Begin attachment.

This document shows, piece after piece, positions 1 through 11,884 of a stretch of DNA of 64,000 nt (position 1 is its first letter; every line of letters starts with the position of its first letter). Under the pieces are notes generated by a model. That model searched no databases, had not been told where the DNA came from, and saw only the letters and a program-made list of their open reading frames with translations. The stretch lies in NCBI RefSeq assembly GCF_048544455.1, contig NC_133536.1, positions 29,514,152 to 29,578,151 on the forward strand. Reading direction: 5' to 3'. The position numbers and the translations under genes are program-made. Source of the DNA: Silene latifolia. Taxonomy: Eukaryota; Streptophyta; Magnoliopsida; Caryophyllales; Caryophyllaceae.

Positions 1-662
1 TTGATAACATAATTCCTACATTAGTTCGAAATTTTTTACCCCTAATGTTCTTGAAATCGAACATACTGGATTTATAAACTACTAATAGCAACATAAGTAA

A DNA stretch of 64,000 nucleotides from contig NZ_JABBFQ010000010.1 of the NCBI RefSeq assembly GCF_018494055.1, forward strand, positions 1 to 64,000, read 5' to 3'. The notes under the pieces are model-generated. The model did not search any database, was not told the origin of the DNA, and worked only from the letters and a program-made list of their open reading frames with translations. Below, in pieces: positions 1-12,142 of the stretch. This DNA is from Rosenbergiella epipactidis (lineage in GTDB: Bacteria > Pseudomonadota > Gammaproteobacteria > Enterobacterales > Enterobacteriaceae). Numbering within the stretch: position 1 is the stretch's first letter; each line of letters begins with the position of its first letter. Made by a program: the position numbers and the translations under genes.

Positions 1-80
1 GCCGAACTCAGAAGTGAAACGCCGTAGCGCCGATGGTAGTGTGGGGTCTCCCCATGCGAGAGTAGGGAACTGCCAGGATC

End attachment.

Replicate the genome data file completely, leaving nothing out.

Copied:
This document shows, piece after piece, positions 1 through 11,884 of a stretch of DNA of 64,000 nt (position 1 is its first letter; every line of letters starts with the position of its first letter). Under the pieces are notes generated by a model. That model searched no databases, had not been told where the DNA came from, and saw only the letters and a program-made list of their open reading frames with translations. The stretch lies in NCBI RefSeq assembly GCF_048544455.1, contig NC_133536.1, positions 29,514,152 to 29,578,151 on the forward strand. Reading direction: 5' to 3'. The position numbers and the translations under genes are program-made. Source of the DNA: Silene latifolia. Taxonomy: Eukaryota; Streptophyta; Magnoliopsida; Caryophyllales; Caryophyllaceae.

Positions 1-662
1 TTGATAACATAATTCCTACATTAGTTCGAAATTTTTTACCCCTAATGTTCTTGAAATCGAACATACTGGATTTATAAACTACTAATAGCAACATAAGTAA

A DNA stretch of 64,000 nucleotides from contig NZ_JABBFQ010000010.1 of the NCBI RefSeq assembly GCF_018494055.1, forward strand, positions 1 to 64,000, read 5' to 3'. The notes under the pieces are model-generated. The model did not search any database, was not told the origin of the DNA, and worked only from the letters and a program-made list of their open reading frames with translations. Below, in pieces: positions 1-12,142 of the stretch. This DNA is from Rosenbergiella epipactidis (lineage in GTDB: Bacteria > Pseudomonadota > Gammaproteobacteria > Enterobacterales > Enterobacteriaceae). Numbering within the stretch: position 1 is the stretch's first letter; each line of letters begins with the position of its first letter. Made by a program: the position numbers and the translations under genes.

Positions 1-80
1 GCCGAACTCAGAAGTGAAACGCCGTAGCGCCGATGGTAGTGTGGGGTCTCCCCATGCGAGAGTAGGGAACTGCCAGGATC